port of brisbane

Carrier association Shipping Australia (SAL) is urging cotton exporters to prepare early for the 2023 season because land-based transport infrastructure is becoming stretched, causing a lack of depot space and trucks and rail delays.

Freight forwarders have reported that ships are delayed at ports by one to five days in the Brisbane area and Shipping Australia advises shippers to monitor the location of their containers in the system to avoid incurring container hire fees.

Australia imports mostly come in 40ft containers, so these are generally in greater supply than 20ft boxes and shippers are being encouraged to use more of the former.

SAL said the situation was especially pressing around Brisbane, and the 2023 cotton export season is expected to see even higher volumes than this year.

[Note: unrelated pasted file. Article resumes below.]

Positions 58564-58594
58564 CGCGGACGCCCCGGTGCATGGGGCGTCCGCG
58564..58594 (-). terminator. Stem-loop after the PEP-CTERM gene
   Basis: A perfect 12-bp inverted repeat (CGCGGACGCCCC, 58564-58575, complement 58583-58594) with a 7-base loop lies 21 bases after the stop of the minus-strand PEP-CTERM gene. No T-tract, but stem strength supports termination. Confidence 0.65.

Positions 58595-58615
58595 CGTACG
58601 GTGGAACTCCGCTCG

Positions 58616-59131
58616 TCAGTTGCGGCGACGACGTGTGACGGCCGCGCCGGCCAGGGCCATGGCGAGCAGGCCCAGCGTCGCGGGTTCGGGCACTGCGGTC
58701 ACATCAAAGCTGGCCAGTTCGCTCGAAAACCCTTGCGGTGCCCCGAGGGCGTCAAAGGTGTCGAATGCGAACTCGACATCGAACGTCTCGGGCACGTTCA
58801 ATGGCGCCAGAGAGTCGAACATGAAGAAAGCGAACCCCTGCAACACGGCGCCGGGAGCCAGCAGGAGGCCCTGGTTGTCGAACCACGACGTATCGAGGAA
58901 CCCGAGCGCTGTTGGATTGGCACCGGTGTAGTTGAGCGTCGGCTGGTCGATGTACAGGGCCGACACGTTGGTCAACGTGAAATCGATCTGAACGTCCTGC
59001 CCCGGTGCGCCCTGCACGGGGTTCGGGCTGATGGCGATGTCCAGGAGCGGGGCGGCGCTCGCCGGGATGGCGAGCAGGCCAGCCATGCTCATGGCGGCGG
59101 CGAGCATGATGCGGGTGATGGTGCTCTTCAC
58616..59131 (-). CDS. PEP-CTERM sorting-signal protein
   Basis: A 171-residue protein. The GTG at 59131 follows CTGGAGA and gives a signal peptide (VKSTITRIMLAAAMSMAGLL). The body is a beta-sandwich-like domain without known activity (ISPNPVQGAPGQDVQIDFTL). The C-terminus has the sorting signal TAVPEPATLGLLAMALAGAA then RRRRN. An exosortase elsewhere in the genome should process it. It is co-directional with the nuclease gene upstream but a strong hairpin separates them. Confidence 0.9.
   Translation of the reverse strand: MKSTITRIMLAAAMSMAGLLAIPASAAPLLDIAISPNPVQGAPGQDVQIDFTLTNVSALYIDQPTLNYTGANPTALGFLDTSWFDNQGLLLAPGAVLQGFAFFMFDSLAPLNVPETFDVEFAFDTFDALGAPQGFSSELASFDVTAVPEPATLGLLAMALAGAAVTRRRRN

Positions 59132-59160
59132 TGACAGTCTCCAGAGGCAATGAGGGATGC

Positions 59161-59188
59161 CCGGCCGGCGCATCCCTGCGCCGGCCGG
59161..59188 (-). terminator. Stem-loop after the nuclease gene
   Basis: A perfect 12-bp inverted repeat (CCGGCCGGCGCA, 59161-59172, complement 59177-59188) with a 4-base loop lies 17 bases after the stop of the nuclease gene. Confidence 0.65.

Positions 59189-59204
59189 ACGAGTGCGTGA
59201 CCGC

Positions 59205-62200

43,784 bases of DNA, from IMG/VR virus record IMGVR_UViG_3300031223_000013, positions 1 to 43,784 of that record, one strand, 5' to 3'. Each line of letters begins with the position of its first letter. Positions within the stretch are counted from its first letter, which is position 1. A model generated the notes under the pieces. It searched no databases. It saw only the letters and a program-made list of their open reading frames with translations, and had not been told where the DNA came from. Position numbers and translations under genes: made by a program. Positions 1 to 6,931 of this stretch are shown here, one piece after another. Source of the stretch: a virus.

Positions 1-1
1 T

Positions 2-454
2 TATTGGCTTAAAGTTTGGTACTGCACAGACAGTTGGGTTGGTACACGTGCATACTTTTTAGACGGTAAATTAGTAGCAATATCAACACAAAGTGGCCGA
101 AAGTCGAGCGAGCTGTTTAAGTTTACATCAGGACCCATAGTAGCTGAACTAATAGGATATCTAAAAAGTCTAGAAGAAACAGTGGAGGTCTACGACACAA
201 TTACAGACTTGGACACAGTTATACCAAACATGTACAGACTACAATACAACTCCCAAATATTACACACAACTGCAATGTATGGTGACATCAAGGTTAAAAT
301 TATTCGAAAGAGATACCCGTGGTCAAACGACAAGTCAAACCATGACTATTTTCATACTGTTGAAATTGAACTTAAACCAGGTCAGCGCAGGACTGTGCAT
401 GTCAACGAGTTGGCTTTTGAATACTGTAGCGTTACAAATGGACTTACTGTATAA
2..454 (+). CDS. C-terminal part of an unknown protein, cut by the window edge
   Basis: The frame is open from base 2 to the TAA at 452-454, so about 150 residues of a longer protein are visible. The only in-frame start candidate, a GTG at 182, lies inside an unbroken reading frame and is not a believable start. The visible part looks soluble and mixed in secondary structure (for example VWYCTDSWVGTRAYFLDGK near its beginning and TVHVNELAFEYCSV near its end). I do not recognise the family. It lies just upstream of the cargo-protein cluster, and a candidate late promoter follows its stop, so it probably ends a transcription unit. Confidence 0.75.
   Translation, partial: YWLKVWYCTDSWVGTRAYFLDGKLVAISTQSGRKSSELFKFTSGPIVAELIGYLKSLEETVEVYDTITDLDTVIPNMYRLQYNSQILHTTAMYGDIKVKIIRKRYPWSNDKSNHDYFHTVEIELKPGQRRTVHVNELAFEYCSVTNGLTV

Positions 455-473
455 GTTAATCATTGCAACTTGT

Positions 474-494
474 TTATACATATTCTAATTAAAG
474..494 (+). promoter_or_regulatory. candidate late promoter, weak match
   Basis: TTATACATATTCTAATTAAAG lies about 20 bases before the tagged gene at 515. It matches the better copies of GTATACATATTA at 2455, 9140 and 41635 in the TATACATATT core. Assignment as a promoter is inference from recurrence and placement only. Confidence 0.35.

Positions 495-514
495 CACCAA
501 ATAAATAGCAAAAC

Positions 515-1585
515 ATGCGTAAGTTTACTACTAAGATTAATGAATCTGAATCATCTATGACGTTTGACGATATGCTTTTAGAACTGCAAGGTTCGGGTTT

The association said, “Obviously, a shortage of landside capacity and high demand for containers could lead to problems, disappointment and frustrations for everyone working in the south to east Queensland supply chain who wants a container.

“Exporters shipping heavy commodities, such as grain, will make a beeline for 20ft containers because there are legal weight limits on how much can be put into a container.”

Shipping Australia added that Australian ports were facing higher volumes of inbound and outbound containers and this, along with staff shortages, is generally putting local logistics operations under pressure.

“We understand logisticians have allocated extra resources and some have moved to seven-day-a-week operations. However, congestion and delays are said to be occurring, delivery times continue to be pushed out and further delays are thought to be inevitable,” said Shipping Australia.

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